Let him dip his foot in oil — The rabbins used to say that in Asher oil flows like a river. Both the Syrians and Phoenicians obtained their supply of oil from Galilee. Comp. 1 Kings 5:11.


Verse 25

25. Thy shoes shall be iron and brass — Better, Thy castles shall be iron and brass; that is, his strongholds shall be impregnable.

As thy days, so shall thy strength be — All thy days let thy strength be continued to thee.

Deuteronomy 33:26-29 contain the conclusion of the blessing, and bring out in clear light the power of God and the safety of his people.


Verse 26

26. There is none like unto the God of Jeshurun — A better translation is, O Jeshurun, (or righteous nation,) there is none like God.

Who rideth upon the heaven in thy help — More literally rendered, riding through the heavens to thy help.

And in his excellency on the sky — Better, and in his majesty upon the clouds.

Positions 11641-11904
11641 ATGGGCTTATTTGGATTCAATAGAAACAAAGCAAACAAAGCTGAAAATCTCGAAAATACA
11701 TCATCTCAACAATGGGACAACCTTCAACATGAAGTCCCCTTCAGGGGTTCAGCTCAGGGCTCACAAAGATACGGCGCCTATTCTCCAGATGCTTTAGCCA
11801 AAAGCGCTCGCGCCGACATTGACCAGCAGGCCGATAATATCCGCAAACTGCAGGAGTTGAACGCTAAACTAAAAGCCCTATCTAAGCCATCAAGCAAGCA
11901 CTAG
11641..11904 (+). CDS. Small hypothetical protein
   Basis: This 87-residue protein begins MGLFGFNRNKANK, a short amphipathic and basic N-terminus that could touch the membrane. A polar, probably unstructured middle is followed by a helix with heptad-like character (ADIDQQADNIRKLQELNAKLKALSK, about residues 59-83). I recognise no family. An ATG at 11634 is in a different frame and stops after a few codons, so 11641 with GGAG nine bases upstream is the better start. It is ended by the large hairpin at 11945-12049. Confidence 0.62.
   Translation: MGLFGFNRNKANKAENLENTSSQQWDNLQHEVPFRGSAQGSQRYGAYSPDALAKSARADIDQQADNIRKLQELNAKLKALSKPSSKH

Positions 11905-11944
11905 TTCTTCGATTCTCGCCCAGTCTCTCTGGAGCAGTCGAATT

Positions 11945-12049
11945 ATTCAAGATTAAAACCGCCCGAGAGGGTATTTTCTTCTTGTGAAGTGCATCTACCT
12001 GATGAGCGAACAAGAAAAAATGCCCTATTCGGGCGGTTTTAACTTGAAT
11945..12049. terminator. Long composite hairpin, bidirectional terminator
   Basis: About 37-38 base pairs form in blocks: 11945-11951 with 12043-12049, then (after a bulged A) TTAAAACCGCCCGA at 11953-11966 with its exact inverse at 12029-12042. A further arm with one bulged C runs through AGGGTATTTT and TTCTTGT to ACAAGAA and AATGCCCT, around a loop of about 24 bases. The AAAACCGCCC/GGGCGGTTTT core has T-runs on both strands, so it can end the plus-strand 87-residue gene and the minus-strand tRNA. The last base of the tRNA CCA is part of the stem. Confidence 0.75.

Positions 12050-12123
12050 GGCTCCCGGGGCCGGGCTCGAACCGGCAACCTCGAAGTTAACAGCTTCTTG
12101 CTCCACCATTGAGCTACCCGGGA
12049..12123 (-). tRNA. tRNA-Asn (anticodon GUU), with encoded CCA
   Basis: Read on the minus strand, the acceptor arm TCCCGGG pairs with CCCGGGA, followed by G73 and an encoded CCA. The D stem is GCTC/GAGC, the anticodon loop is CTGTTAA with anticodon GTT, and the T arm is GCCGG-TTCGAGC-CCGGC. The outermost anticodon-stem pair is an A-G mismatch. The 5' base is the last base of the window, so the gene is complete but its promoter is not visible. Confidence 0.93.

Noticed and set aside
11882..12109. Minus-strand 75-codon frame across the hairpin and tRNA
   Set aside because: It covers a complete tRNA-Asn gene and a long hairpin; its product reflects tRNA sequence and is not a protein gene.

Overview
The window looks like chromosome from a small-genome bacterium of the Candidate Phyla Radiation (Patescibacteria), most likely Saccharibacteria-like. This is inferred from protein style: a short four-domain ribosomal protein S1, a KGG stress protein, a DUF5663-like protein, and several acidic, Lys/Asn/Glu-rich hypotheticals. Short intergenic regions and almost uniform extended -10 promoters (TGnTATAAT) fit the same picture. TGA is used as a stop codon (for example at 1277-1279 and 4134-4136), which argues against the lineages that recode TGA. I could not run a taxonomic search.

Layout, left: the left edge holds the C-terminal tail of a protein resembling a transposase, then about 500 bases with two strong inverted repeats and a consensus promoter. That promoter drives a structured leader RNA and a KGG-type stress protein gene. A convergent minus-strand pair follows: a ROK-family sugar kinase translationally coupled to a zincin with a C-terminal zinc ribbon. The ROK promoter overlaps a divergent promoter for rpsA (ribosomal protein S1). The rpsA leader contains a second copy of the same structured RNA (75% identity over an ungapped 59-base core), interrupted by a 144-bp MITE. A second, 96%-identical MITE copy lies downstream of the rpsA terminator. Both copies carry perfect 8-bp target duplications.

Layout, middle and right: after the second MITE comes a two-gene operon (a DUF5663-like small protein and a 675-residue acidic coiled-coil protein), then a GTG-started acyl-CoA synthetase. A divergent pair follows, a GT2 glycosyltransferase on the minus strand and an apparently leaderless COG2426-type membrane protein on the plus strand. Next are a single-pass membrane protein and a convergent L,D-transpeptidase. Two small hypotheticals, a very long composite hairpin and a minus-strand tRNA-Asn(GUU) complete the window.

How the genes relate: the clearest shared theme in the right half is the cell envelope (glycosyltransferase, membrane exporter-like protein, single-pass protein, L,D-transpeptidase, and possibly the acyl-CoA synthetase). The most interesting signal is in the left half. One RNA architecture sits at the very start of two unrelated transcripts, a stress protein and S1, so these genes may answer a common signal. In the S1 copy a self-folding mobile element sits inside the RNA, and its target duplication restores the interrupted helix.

Verse 27

27. The eternal God is thy refuge — Better thus, Thy dwellingplace is the God of ancient days. Comp. Psalms 90:1 : “Lord, thou hast been our dwellingplace in all generations.” This psalm is entitled, A prayer of Moses, the man of God.


Verse 28

28. Israel… shall dwell in safety — This verse may be rendered thus:

“And Israel dwells in safety,

The fountain of Jacob apart,

In a land of corn and wine;

Also his heavens drop down dew.”

Alone — Separate from other nations. A peculiar people.

The fountain of Jacob — The patriarch is here referred to as the source from whom all the tribes came. Comp. Psalms 68:26.


Verse 29

29. Thine enemies shall be found liars unto thee — They will appear openly as enemies. Their fear will cause them to dissemble. As in the case of the Gibeonites. Joshua 9.

And thou shalt tread upon their high places — Israel shall tread as a conqueror.

 


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Bibliography Information
Whedon, Daniel. "Commentary on Deuteronomy 33:4". "Whedon's Commentary on the Bible". http://odl.studylight.org/commentaries/whe/deuteronomy-33.html. 1874-1909.